Wednesday, July 29, 2009

Foot sweep drill, part 5

Yoko wakare

This time, we'll look at several options when you sweep at uke's foot and he pulls it away and you miss. Originally, we looked at putting the left foot down next to uke's left (toes pointed across the line, or toward uke's rear) and then getting kosoto gari. Then we put that left foot down turned toward uke and slipped into tani otoshi or a sit-down variation of sukui nage (or even gedan ate for the aikido players). Lastly, when we put the foot down turned even further in throw to uke's front we got either ashi guruma or o-guruma.

Another possibility (again, assuming I swept with my left and uke pulled his right foot back out of the way), is to put my left foot down right behind my right heel (on the balls of my toes). Basically, you turn and end up in a classical tai otoshi.

I'm always wary, though, of just spinning around willy-nilly in front of uke, so I feel like I'd better have a very real kazushi first. I think what prompts me to take this kind of backward step, as opposed to stepping forward as in the first three throws, is just how much uke is bracing against me to keep me away from his feet. If he's braced so hard that I can't step forward for kosoto or ashi guruma, I might as well go with that energy and put my foot down behind my support leg and use his bracing forward energy to through him forward. In other words, I don't think I want to just arbitrarily decide, Hey, I like tai otoshi, so I'm gonna spin around in front of him and throw him, ha ha! I'm pretty sure Kyle Sloan sensei would choke me mid-turn.

Here's a weird one. Let's say that I'm sweeping with my right foot now and miss (uke pulls back his left). My original idea was to put my foot down in between uke's, toes pointed out to my right (toward uke's front, parallel to his line), then let my collar grip slide down to his elbow, go up with my left hand (which is already on his other elbow), step in with my hip and get sode tsurikomi goshi.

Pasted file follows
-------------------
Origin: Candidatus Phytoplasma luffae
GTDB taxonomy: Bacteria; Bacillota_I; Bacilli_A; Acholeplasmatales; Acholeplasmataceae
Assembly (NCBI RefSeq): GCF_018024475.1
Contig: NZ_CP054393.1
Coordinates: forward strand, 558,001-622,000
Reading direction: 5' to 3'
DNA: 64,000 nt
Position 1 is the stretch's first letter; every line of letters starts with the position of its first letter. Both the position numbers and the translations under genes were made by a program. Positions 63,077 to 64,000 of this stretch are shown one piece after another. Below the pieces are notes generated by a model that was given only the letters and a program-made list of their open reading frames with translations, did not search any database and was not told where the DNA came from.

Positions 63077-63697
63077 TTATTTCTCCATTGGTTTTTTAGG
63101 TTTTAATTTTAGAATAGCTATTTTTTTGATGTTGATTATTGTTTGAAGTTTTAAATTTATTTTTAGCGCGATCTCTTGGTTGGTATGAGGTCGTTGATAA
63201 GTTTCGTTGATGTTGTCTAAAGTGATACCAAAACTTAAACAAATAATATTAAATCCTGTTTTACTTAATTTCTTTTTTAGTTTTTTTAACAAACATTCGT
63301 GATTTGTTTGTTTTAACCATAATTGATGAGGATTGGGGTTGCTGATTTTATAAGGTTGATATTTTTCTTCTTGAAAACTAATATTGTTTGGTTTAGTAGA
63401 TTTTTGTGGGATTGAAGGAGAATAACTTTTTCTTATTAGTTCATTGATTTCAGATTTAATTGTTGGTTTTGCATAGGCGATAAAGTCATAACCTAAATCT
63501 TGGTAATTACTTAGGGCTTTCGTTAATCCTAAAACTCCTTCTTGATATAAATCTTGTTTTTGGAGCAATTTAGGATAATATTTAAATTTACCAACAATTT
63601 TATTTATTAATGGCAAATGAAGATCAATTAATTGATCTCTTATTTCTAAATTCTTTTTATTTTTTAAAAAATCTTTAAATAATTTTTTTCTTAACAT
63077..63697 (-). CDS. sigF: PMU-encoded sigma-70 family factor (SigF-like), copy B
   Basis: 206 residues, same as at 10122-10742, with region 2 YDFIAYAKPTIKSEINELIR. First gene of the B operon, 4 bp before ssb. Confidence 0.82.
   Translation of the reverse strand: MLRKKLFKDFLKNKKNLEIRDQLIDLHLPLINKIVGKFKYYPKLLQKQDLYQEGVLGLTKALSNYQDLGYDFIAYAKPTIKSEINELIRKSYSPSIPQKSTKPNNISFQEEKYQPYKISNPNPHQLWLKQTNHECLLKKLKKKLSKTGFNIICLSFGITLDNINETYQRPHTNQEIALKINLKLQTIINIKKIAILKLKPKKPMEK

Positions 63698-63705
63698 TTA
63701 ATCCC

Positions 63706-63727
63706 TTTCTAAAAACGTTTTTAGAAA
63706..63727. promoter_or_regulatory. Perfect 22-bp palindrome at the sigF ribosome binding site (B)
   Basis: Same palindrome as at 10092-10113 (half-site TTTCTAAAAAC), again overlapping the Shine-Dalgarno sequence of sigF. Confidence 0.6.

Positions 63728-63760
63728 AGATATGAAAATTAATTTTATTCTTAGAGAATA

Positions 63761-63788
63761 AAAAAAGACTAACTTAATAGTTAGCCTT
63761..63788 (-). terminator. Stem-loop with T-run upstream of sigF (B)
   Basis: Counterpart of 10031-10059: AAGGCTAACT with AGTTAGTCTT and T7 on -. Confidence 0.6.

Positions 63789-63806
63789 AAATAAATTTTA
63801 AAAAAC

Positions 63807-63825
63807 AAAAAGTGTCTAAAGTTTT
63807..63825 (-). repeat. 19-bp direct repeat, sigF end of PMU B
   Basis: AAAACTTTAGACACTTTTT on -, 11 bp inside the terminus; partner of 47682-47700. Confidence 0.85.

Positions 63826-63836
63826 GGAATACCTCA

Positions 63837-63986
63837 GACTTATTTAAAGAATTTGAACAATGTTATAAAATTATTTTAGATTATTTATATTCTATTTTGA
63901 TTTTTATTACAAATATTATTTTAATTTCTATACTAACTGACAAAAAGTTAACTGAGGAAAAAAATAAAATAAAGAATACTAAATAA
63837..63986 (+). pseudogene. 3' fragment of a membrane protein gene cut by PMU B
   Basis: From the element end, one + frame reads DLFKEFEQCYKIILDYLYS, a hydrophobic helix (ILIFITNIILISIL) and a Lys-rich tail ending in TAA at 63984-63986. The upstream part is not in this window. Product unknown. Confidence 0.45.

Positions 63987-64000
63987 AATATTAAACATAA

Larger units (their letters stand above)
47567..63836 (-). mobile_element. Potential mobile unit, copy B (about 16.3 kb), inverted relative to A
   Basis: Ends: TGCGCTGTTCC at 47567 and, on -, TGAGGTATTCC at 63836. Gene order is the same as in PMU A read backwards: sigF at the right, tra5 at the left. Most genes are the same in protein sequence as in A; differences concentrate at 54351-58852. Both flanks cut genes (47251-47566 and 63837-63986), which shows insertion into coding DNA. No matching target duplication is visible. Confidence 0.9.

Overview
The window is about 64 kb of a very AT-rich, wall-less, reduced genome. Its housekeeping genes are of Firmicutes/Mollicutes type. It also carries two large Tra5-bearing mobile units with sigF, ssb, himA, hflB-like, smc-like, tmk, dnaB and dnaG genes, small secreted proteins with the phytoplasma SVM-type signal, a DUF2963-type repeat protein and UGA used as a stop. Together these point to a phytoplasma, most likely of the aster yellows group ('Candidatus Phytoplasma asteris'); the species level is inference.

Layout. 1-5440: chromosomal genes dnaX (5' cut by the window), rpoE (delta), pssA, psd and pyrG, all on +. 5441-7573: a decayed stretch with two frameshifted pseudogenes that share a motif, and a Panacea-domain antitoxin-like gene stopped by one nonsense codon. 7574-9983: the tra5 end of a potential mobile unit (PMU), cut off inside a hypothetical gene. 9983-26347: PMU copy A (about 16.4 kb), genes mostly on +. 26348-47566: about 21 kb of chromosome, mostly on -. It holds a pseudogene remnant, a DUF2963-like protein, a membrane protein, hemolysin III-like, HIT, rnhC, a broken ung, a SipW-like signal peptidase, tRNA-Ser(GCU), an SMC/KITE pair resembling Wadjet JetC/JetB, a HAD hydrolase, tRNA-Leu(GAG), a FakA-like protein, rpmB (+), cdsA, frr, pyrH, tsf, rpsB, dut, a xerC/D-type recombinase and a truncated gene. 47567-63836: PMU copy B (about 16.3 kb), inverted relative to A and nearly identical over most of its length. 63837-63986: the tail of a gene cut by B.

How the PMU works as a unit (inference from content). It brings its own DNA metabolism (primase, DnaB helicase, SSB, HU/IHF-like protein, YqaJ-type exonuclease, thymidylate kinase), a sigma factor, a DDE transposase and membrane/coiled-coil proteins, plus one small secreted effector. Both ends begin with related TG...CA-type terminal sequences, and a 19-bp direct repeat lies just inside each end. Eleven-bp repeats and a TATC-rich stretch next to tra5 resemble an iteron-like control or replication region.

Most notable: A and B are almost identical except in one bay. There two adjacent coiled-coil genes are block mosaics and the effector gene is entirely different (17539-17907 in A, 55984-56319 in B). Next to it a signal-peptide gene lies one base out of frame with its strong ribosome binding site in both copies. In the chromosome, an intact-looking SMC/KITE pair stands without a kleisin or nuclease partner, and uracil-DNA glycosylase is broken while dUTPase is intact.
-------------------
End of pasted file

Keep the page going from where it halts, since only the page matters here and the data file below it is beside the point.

It's not a bad idea, per se, and could work. But the interesting thing was, if I did exactly what I just described with my hands after he pulled his foot back, that alone tended to throw him or at least get him perched forward on the edge of a cliff. Something about the hand going from the collar to his elbow directly over that empty hole in space he just created by pulling his foot back just really screwed with his architecture. At most, I'd say all you might need is to stick the left leg out in front of his far knee and catch another ashi guruma.

I suspect, though, that if I swept with my right foot, actually caught uke's foot and made him pull it away, then I can predict that hole happening a little more in advance, and do the elbow thing at the precise moment his foot is traveling back (rather then after, or after I realized that my initial sweep had failed), no foot was necessary. Anyway, just something to play with.

Another possibility was yoko wakari, another sutemi waza (or sacrifice throw) or even yoko guruma or yoko otoshi. I attempt a sweep with my left, uke pulls his right foot out of the way and I miss, I don't just put that left foot down in a step, but I proceed to do a fall. I could do a side fall to my left which is yoko wakari, or let my left foot slide in between uke's and take a fall which is more yoko guruma. For yoko otoshi, I would put my left foot down in between uke's feet, then put out my right leg in front of uke's left as I sat down. I'm not 100% sure about any of these, but I suspect they live there.

Sacrifice throws are always a bit dodgy, of course. If I can help it, I'd rather not just jump on the ground and give uke the chance to just land on top of me. Usually, I think of sutemi waza as sort of a last ditch effort; I'm going down anyway because the other guy got me in a throw but didn't get all of it, and I'm attempting to counter it, that sort of thing.

Nick Lowry sensei also commented that yoko tomoe nage might exist in the condition where I miss with my left foot, I put it down, and stick my right leg into uke's gut, but I have no experience with that throw whatsoever, so I won't even attempt to elaborate on it!

Next, we'll take a look at a whole host of throws that stem off of uke pushing back forward after we catch his foot. We've been playing with this a lot lately in morning class and have had a considerable amount of fun with it!

1 comment:

  1. Why, thank you my friend. Indeed, I do like the application of shime-waza when folks decide to turn around directly in front of me. It's very easy to apply ushiro-goshi when your partner does this.

    It's also a little eerie you mention tai-otoshi. We worked on that last night for about 20 minutes.

    Keep up the nice work! I really love what you're writing.

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